Rather than a knee-jerk policy of saying zero rates increase, there needs to be a bloody good look at four basic things. Extra income generation, operational efficiencies, overhauling the capital program and better advocacy for cost sharing from the government. A few things I would throw around as starter for 10 would be:
- Having nearly half the rates going to wages could be a start. Average wage of $73,000 – if there was a 15% reduction across the board scaled so those earning less aren’t as adversly affected there could be more than $30 million saved. At 20% this could be more than $40 million. Half the problem.
- It is time for CCC to claw in what it is owed. There is considerable money owed to the council from the government and another few institutions which someone should look into.
- Capital budgets are out of control. If you look at the Town Hall, so much of the blow out caused by mismanagement was buried by report after report after report. Does the CCC need to be project manager and client?
- A Christchurch card, the city now pays millions for services to others who have moved to the areas outside the city that were allowed to expand extra rapidly. The double hit of income loss and increased cost needs to be balanced. A Christchurch card gives access to residents who pay through rates. Or we just take over Rolleston, Rangiora, Lincoln and Kaiapoi.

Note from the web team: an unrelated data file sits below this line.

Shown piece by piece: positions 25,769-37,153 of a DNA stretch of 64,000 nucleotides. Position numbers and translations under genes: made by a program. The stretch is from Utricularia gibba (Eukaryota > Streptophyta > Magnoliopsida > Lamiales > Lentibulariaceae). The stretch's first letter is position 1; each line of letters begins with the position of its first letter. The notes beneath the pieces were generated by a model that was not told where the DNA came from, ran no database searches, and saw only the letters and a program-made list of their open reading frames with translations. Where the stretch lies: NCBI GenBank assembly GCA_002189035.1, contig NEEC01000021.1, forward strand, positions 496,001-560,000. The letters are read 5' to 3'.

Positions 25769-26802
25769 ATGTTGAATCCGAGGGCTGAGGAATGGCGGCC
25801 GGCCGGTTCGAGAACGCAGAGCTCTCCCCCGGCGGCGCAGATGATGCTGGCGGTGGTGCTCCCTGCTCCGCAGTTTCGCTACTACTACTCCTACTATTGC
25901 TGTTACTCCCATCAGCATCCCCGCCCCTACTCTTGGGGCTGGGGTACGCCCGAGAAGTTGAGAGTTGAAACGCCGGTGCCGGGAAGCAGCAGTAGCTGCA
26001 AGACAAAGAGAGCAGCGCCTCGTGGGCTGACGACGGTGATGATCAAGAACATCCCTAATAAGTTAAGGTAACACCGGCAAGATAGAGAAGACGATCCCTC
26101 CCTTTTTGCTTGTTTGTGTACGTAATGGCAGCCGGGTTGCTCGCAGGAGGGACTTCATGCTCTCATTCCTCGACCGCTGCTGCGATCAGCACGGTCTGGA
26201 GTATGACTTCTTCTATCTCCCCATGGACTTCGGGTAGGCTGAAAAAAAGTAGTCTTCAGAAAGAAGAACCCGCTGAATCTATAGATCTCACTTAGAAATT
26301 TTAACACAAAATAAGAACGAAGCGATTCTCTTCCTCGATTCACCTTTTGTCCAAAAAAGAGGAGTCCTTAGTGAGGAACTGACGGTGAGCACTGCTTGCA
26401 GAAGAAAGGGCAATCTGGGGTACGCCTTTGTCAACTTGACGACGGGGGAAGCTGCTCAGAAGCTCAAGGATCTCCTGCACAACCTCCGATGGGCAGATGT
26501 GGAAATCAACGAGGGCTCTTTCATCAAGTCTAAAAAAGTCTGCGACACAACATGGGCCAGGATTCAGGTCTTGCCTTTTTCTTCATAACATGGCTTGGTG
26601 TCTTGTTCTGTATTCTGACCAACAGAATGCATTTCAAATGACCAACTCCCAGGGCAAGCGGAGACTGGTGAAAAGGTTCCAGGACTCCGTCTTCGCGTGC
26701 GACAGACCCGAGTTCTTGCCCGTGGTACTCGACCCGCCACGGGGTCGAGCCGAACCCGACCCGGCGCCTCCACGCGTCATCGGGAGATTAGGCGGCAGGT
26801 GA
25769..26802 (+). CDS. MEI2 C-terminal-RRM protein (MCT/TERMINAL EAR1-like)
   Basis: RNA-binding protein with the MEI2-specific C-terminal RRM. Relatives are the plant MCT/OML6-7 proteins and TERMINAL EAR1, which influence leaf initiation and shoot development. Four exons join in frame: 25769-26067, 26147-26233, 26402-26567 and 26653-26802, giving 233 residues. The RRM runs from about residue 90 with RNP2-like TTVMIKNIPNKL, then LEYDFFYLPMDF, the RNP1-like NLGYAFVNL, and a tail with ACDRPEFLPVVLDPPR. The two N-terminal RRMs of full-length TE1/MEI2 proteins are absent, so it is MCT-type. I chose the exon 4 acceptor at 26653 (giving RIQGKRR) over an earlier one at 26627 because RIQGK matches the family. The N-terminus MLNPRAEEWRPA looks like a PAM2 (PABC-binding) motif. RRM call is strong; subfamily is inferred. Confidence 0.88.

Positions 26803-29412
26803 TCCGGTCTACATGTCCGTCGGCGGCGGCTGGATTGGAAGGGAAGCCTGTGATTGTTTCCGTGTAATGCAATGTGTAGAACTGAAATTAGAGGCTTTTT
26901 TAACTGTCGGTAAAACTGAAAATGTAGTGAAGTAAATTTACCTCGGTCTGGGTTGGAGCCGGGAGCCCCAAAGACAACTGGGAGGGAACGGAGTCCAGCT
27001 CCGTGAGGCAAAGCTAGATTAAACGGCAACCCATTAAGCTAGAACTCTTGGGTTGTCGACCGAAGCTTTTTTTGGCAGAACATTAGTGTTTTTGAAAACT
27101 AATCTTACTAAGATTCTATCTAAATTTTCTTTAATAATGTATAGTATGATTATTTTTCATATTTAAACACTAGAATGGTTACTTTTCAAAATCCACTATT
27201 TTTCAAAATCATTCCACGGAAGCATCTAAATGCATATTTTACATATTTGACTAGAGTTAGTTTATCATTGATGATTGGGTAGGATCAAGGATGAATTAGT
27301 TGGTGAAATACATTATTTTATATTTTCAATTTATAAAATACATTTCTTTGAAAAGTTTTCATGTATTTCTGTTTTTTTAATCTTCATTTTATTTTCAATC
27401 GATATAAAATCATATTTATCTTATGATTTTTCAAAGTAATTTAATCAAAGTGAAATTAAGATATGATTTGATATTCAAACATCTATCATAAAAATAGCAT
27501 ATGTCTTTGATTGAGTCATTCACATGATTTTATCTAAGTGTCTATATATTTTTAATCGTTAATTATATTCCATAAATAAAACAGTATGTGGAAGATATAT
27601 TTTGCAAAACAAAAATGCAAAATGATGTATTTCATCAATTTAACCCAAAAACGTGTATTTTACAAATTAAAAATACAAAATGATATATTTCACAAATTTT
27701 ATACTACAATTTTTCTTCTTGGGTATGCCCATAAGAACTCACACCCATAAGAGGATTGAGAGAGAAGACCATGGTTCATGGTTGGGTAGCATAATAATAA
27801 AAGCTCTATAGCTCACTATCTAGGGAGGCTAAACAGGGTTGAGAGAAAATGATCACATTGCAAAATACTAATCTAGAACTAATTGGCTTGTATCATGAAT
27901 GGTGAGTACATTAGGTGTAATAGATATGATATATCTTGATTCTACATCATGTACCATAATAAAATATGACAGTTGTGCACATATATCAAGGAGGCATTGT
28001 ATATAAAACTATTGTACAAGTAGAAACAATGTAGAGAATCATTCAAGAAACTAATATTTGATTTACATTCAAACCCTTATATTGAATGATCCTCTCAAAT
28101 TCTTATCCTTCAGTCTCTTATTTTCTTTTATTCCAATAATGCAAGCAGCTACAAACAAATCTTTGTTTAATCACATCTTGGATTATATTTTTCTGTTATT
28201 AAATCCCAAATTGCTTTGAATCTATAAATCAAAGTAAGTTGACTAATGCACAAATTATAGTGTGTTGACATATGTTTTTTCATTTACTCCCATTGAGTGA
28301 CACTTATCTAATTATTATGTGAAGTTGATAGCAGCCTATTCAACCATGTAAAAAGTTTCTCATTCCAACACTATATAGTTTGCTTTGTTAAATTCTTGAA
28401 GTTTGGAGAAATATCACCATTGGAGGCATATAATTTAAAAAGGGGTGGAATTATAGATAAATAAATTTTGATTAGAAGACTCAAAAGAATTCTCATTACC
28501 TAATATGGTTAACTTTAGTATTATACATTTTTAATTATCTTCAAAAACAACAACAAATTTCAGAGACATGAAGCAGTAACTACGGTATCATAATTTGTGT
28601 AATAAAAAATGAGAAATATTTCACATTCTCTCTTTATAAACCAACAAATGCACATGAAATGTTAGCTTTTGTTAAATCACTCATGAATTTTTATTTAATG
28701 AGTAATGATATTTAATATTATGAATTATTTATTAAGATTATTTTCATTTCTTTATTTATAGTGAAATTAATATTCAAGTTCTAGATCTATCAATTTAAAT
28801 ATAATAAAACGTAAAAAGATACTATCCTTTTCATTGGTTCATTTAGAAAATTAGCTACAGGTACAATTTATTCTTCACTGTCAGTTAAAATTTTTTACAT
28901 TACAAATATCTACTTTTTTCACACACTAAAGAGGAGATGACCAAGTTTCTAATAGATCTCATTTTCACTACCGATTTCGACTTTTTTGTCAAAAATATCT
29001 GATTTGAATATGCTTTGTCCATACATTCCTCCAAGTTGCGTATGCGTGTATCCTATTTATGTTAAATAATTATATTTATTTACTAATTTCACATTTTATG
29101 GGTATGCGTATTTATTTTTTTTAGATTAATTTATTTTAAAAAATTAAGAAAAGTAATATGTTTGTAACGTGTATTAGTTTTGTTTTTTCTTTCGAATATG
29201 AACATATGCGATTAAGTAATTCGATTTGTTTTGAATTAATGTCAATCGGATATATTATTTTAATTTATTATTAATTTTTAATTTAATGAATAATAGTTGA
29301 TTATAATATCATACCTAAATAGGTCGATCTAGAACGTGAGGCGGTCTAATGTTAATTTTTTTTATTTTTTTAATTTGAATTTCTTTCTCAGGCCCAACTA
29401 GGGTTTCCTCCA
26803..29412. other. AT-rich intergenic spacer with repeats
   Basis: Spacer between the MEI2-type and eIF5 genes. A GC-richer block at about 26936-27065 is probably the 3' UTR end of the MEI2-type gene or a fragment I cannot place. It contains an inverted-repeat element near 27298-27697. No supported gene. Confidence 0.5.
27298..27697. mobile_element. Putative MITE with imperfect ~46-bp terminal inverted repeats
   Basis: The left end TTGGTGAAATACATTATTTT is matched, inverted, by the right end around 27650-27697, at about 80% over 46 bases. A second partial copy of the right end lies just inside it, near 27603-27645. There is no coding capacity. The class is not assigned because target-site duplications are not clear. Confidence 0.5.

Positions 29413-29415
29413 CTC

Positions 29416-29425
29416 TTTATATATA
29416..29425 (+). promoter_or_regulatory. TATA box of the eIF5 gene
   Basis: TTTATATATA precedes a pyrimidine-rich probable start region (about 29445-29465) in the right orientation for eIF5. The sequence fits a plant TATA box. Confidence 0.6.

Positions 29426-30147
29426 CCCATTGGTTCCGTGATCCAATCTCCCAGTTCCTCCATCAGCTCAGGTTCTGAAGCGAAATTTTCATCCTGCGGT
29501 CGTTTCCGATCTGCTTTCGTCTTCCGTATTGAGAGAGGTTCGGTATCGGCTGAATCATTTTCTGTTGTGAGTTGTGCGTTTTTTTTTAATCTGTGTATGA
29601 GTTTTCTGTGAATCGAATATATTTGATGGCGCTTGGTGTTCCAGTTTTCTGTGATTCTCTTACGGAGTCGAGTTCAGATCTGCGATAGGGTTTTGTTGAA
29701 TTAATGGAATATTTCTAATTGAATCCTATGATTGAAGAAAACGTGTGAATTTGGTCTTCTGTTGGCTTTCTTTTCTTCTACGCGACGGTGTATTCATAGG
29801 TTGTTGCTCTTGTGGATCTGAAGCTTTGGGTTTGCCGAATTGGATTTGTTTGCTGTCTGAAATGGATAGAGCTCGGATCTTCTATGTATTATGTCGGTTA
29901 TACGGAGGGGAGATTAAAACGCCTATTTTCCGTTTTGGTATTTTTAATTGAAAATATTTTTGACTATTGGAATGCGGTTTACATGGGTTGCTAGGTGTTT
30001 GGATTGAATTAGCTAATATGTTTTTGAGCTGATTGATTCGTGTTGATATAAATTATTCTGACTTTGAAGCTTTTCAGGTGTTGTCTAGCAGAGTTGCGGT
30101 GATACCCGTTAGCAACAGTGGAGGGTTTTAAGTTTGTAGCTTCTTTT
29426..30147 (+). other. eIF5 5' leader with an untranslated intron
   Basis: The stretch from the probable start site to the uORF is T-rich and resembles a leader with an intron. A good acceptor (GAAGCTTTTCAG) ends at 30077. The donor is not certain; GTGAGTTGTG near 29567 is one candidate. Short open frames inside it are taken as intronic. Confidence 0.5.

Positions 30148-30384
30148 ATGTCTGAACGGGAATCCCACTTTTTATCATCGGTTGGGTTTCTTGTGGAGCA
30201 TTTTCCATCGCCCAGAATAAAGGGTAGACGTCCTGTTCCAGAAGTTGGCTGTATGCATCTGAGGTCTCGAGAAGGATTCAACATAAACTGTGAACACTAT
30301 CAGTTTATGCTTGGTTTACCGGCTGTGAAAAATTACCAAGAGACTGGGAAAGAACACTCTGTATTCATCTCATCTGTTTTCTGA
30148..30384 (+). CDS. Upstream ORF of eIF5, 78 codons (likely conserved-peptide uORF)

- Could the city get rid of Banks Peninsula? City rate payers subsidise residents of Banks Peninsula by a factor of about 2.25 times.
- Consolidate community and corporate grants, several million could be saved from staff doubling up and efficiencies there without actually reducing the impact for those who have come to depend on them.
- Governance. Every company and organisation has a governance board, a well paid ceo and executive staff and staff to manage them and report writers to write reports to people who write reports to report on the reports. Given the council does need a business approach in some places there can be millions saved here.